Offer choices tailored to the individual so that they are motivated to participate. Every learner is different, so design eLearning resources that appeal to multiple learning styles. To discover what works best for different learners, take the time to analyse previous courses in comparison with completion and participation rates as well as test scores.
Little motivates a learner to participate more than an emotional connection to the content. Put the learner into the scenario: build situations and characters to which they can relate. Aim to provoke this question: what if this happened to me? What would I do? If they are challenged to approach content from their own experience, they will trigger memories which helps embed learning as it activates the right part of the brain.
Just-in-time learning describes training resources that are delivered at the point of need. If learning feels timely and worthwhile, there is no question about the benefit of giving it your full attention.
If a course finishes and the connection to the material ends, then there is very little chance it will be truly embedded in the learner’s daily life. If you’re looking to achieve behavioural change – and a positive impact on those around the learner – then you need to inspire them to continue to engage with the topic.
Ongoing social learning through forums, discussion groups and self-access authoring tools allows learners to share their experience through connection with experts and peers. Encouraging learners to blog, create materials and pose questions builds a network of skilled employees that has far-reaching benefits.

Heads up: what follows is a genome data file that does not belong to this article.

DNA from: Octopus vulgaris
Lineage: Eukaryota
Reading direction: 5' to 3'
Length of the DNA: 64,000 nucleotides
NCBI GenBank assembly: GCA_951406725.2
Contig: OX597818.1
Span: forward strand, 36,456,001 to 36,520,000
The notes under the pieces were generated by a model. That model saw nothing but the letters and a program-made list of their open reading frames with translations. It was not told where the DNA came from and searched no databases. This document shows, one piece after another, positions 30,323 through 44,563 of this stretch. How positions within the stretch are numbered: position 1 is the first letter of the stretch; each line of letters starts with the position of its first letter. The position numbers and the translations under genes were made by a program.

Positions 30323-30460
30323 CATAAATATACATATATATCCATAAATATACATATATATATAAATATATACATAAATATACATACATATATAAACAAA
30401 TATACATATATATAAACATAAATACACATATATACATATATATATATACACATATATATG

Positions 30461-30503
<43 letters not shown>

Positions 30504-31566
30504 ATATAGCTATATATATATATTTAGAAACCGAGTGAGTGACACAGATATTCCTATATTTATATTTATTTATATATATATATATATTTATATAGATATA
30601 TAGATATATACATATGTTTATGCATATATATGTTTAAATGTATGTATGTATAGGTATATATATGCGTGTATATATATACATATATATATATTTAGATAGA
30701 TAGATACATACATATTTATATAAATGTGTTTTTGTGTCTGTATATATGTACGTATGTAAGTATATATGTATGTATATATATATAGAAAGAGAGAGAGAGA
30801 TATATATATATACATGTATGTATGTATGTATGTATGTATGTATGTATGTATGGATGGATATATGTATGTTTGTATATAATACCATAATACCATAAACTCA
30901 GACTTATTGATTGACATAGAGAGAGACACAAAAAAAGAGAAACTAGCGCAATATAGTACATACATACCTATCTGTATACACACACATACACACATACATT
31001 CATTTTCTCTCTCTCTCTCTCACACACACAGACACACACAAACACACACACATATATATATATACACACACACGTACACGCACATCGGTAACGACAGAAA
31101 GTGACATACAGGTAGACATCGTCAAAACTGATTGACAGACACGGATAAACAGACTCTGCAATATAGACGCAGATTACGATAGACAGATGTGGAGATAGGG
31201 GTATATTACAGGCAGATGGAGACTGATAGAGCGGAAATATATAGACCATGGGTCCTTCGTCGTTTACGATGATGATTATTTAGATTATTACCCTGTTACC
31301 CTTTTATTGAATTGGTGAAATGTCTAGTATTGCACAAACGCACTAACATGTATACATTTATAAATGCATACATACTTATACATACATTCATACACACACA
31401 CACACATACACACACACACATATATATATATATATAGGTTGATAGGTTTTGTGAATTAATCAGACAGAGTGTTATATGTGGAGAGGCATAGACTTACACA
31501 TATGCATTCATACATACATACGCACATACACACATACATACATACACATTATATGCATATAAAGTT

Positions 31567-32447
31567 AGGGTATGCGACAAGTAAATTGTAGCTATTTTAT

Position the training within an individual learning journey and personal development goals to inspire a growth mindset. Help learners register for other, relevant courses (including microlearning assets) and build the development culture around autonomy and continuous growth. A learner that manages their own journey – with full support from their manager and HR teams – is one who is truly engaged.
Whatever fantastic authoring tools or features you have in your LMS arsenal, nothing compares to an emotional connection to the content that activates the brain and the memory. Nobody wants to feel like they are wasting their time. Engage your learners thoughtfully, throughout their learning journey with the organisation. The result won’t just be a highly-skilled workforce – it will be a satisfied group of employees who are committed to the company that supports and nurtures them.